Voters already know what to do with anonymous robocalls: ignore them - Jim Dodge


By Jim Dodge


I spoke with a woman yesterday after she came out of early voting. I said simply, “Would you mind if I ask you a few questions about political robocalls?” I let her know I was curious on how she dealt with all the anonymous robocalls. Being a data guy and researcher, I knew it was better to ask after she voted and had no reason to tell me anything other than the truth.

Quoting her, “I ignore them.” She went on to explain that if the caller does not identify themselves or who paid for the call right away, she doesn’t listen or pay attention to the message. Exactly right.

Given that robocalls are very cost effective for campaigns (under $.05 per), they aren’t going to stop anytime soon. Further, the technology makes it very easy for unscrupulous operators to do “spoofing.”

They can spoof the number so a call looks like its coming from your home town and they can spoof the caller ID for the same effect: make it more likely you will pick up the call or not be able to tell who is doing the call by tracing a real number.

A timely article on 28 Mar 2019 in the Wall Street Journal declares:

The FCC has fined Robocallers $208 Million. It’s Collected $6,790.”

Unfortunately, I don’t see the federal government solving the problem of anonymous callers any time soon.

Two suggestions on how you might deal with anonymous calls.

First, if the caller won’t identify who it is right away, you should just ignore their “message.” More often than not the party behind the call is simply trying to mislead, misinform and misdirect. They are hiding behind the anonymity of the technology and attacking by saying whatever they want with no chance of being caught. Its an unscrupulous way to be part of a public discussion or wage a campaign. It assumes you are gullible.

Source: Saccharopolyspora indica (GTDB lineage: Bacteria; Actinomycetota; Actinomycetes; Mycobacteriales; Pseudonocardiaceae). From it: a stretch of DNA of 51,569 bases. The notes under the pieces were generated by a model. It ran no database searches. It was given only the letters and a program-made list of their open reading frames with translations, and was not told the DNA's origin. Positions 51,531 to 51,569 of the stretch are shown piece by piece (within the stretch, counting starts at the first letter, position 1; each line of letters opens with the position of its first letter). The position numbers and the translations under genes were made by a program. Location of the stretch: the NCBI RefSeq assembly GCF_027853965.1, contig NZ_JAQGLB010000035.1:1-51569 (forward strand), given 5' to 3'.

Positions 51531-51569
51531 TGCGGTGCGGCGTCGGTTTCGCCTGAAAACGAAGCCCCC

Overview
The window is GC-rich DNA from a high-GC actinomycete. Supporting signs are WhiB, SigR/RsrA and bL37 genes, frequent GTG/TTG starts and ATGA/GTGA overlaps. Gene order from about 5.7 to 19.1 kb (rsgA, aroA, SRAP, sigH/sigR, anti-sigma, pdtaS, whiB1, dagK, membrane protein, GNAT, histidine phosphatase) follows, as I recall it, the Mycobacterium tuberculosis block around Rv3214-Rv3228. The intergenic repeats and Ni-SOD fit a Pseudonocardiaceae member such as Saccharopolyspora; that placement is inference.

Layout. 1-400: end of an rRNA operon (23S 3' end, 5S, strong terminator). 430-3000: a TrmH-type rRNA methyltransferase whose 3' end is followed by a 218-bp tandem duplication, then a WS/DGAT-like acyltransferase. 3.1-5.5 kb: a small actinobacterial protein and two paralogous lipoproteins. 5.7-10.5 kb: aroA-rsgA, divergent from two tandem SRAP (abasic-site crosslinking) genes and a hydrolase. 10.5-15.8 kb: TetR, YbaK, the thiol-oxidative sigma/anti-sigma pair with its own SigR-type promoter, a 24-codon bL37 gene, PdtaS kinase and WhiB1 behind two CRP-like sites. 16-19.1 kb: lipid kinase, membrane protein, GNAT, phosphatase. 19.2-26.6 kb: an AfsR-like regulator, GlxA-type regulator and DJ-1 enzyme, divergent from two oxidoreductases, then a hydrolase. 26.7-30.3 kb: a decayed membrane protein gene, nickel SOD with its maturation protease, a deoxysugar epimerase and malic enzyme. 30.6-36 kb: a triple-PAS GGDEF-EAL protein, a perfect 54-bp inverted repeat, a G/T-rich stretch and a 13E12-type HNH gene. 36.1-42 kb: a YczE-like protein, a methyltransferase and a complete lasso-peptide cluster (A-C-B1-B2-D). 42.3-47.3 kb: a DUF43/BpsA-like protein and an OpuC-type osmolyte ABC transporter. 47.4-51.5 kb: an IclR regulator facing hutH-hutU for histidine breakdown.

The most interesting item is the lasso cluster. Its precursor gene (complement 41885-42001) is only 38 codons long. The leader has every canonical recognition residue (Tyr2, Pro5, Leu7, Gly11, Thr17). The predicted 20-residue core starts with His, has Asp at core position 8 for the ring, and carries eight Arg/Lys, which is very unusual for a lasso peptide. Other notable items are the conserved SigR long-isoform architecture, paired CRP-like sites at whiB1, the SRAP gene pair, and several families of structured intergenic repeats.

Second, if you get an anonymous call and you do listen, ask yourself this: who benefits from an anonymous call against a given person or group? These calls are done for a reason, as mentioned above, often a bad one. Its pure political calculus. Someone obviously thinks they will gain by attacking another’s integrity or impugning a reputation with false information.

Once you decide who benefits, then ask are have simply denying being involved or are they taking the right step and denouncing the style and substance of the call? If not, you’ll have your answer on who is likely behind the call.

Robocalls are one of many ways that campaigns reach voters but like everything in life, how it’s done matters a great deal. Since we can’t stop the technology, we can hold the “beneficiaries” to account for the content. If we don’t know the caller because its anonymous, then start asking who benefits by hiding behind a negative message with no name…..

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